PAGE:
The big payback: grads leave with debt


Though graduating college can be considered a great accomplishment, it sometimes comes with a major price -debt.

Many graduates expect to begin working in their respective fields after graduation. But with the burdens of paying back loans hanging over their heads, it sometimes makes it hard to begin excelling in life post-graduation.

College graduate Jasmin Clarke said that she took out her first loan as a junior in college.

“The interest rates are ridiculous and the ‘terms and conditions’ are written in Chinese,” Clarke said.

Venetia Powell, current graduate student at Florida A&M, said did not start paying back her debt until after she graduated from the University of South Florida.

“I didn’t have a job, so I couldn’t pay the $60 dollars a month they were asking for,” Powell said. “But once I got into grad school at Florida A&M University, I used my financial aid to make payments and catch myself up.”

Most students rely solely on scholarships and grants, such as Pell grants, which are based on financial need and can be awards as high as

$5,500 and can be used at 5,400 post- secondary institutions.

Spring 2011 graduate Marquita Washington is now a student at Nova Southeastern University and said she still pays her bill so she will not get behind.

“My payments are not high,” Washington said. “They give you options to extend your grace period up to a year before you have to pay. It also goes by your income. In addition, they have programs that can pay off your loans, depending on where you work after working there for a while. It’s not as frustrating as I thought it would.”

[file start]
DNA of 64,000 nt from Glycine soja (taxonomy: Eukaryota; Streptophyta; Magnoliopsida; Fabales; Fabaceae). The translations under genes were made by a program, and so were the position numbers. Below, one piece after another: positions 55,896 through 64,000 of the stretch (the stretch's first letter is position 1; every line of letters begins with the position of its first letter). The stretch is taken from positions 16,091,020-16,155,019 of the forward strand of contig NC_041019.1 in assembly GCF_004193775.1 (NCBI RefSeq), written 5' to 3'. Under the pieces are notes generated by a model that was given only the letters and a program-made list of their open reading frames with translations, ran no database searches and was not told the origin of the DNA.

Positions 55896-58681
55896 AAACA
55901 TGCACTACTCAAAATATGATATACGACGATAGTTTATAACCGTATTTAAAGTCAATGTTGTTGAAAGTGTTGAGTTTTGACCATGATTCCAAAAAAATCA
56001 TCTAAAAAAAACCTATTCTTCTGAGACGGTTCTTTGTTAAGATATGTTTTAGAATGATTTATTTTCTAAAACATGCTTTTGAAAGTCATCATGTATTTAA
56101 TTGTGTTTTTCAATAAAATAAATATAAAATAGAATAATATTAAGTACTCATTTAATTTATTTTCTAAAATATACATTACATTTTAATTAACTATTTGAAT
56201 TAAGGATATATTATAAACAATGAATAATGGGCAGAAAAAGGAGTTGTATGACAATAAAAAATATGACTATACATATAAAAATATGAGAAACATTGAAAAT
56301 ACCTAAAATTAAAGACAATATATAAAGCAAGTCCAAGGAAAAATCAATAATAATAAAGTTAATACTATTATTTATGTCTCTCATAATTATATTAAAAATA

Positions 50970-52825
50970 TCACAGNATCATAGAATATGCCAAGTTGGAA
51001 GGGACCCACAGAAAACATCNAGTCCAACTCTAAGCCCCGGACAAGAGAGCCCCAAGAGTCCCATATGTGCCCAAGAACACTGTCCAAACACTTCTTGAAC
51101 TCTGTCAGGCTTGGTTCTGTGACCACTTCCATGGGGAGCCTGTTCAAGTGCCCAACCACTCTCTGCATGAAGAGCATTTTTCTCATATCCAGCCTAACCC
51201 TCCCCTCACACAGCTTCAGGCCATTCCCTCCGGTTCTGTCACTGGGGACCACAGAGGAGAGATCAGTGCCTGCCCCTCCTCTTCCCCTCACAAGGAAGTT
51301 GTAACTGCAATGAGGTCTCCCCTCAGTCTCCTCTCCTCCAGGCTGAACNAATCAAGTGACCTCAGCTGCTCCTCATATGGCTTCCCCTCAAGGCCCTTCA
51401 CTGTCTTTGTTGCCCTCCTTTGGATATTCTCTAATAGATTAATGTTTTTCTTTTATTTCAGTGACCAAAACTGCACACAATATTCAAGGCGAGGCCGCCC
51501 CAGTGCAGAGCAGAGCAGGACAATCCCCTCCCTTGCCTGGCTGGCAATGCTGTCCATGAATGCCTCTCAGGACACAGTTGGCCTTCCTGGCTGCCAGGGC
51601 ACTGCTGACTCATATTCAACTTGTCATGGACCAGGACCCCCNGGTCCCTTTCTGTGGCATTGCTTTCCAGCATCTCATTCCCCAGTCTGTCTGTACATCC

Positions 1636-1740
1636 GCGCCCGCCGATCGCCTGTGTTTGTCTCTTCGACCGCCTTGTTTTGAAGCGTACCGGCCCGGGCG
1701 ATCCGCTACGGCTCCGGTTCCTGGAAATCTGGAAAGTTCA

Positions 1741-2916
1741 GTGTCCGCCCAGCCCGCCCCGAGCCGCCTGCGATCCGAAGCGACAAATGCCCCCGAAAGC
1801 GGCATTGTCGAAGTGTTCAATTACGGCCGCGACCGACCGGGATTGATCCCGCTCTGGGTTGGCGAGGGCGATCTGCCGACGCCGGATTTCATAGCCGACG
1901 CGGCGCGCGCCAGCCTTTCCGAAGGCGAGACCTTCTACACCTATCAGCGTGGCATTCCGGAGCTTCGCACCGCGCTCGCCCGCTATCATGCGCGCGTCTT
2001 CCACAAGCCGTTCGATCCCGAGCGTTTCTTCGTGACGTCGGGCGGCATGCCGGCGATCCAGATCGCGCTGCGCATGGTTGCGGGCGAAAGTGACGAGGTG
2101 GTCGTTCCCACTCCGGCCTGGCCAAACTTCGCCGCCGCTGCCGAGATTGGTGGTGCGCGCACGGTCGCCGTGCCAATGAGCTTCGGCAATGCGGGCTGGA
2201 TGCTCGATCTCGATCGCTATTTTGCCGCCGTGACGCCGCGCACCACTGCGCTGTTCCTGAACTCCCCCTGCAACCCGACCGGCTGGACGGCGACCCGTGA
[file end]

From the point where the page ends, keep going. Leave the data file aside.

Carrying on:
One option is the extended payment plan. This extends payments for a few years, with less money owed each month. Depending how much the student has borrowed, the extended payment plan can extend up to a 30- year period.

Gabrielle Hicks graduated at the top of her class from Florida State University in spring 2012. Because Hicks is now working in her field and is also on a deferred payment plan, she does not get much a hassle from bill collectors.

“I basically pay whenever I can,” Hicks said. “My job has really been a blessing to me. They help pay my student loans and is also pushing for

me to go to grad school.”
According to an analysis from the

Federal Reserve Bank of New York, Americans had a total of about $870 billion dollars in student loan debt in the third quarter of 2011, which estimated to be about $2,800 per person. This exceeds both the total credit card and auto loan balances in the U.S.

Clarke said that the six-month grace period that is given before paying backing the loans doesnot help at all.

“It’s not enough time to establish yourself and get other financial business in order,’ Clarke said.

In 2011, President Barack Obama established the American Tax Credit, which aims at helping 9.4 million students afford higher education. It has also increased funding for Pell grants.

“There’s really no way of getting around student loans,” Washington said. “I know a lot of people who really rely on them to pay for their school expenses. I just hope I’m able to continue staying on top of paying them back.”

Powell’s advice to future graduates is to plan for the future.

“Don’t take out loans for miscellaneous things because eventually you’ll have to pay it all back,” she said.